Today’s chunk of the football fixtures are in the form of international friendlies, just 3 days before the English Premier League gets underway. Many managers, and fans alike, understandably voice their concerns about the risk of injuries and limitation of match preparation just before the season starts. However, it could be argued that this is an ignorant stance. Football is played all over the world, with countries such as Brazil, Norway, Sweden and USA midway through their football schedule. Some of the major leagues, though, such as the Premier League and La Liga are yet to begin.
Every club manager, from Barcelona’s to Fluminense’s will be worried about injuries and limited match preparation regardless of how far into the season they are. International friendlies are sometimes viewed as pointless by club managers, but international managers will argue that they are essential. They are needed in order to prepare for major tournaments; players want and need to prove themselves, and gain vital experience, whilst managers get to test and fine-tune their systems. England are consistent at under-performing in major tournaments, which fans complain about. The fans also complain when their club’s key player is injured in a ‘pointless’ international friendly. How can any fan expect England, or any other national team for that matter, to perform well in major tournaments without preparation? It is similar to domestic clubs’ preparation; pre-season occurs to settle in new signings, gain match fitness and prepare for the upcoming season.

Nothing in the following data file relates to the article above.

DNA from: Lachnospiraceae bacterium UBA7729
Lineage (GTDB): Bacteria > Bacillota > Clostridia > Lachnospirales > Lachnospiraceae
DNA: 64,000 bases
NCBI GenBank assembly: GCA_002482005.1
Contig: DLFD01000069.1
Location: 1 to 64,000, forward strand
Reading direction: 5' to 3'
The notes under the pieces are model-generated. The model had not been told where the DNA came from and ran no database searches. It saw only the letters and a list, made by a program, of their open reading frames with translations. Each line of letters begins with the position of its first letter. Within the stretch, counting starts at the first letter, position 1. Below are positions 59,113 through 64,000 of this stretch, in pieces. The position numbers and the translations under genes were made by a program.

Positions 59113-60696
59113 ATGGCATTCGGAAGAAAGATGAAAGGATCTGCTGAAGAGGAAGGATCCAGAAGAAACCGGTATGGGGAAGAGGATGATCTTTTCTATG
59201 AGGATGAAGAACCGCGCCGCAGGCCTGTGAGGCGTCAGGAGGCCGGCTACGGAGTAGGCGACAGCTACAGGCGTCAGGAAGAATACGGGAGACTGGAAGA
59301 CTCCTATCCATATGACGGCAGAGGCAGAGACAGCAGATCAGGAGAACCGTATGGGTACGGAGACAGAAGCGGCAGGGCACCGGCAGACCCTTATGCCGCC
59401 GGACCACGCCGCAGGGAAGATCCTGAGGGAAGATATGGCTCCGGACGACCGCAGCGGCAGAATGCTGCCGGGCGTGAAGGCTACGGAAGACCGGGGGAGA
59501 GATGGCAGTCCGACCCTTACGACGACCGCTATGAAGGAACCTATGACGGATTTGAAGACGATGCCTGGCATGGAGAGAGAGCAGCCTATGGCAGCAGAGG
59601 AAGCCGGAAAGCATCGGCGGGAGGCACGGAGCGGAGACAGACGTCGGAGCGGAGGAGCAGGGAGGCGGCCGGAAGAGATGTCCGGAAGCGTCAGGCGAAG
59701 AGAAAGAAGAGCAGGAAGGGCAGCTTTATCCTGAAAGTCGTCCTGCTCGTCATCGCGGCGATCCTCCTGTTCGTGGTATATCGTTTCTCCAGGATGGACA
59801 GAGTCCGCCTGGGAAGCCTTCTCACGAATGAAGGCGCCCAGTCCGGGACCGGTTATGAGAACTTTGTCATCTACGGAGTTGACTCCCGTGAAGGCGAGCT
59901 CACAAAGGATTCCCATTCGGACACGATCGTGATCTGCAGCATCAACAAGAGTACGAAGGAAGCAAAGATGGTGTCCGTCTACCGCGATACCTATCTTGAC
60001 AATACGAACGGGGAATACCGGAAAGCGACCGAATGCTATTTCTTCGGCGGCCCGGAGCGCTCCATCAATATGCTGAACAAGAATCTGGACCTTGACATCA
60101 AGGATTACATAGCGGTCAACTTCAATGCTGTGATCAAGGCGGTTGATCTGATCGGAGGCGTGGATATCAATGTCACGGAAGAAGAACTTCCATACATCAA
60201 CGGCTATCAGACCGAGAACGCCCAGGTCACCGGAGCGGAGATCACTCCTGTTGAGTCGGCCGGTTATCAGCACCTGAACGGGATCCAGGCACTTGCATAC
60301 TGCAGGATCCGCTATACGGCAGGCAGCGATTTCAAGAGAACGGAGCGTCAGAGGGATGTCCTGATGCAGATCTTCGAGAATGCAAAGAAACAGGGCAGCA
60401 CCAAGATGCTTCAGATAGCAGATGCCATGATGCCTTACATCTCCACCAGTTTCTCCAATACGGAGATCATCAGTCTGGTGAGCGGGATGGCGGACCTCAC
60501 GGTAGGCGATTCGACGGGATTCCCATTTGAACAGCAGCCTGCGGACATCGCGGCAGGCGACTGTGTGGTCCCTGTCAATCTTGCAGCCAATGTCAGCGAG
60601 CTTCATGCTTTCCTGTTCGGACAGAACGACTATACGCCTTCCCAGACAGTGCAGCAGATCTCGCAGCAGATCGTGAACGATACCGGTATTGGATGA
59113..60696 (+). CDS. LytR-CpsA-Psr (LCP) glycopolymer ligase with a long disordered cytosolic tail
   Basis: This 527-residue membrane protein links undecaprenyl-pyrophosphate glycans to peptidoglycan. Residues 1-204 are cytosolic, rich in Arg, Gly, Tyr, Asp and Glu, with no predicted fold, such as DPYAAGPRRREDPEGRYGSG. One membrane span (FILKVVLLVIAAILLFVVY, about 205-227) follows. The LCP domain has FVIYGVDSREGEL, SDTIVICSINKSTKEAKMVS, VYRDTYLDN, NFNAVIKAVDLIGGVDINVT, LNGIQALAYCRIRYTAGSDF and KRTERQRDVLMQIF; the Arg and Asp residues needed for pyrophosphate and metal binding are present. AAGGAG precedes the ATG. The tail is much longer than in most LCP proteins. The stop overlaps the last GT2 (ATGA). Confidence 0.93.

It is just unfortunate that FIFA’s set date for international friendlies falls three days prior to the start of the arguable most entertaining league in the world. If it is such a problem, why not start the season before the international friendlies take place, like in Germany and France? Some of the international teams’ contingent comes from lower leagues, too. Why not start the season as one? The Football League in England have already played 2 rounds of fixtures.
Football, futbol, soccer is played everywhere, not just England.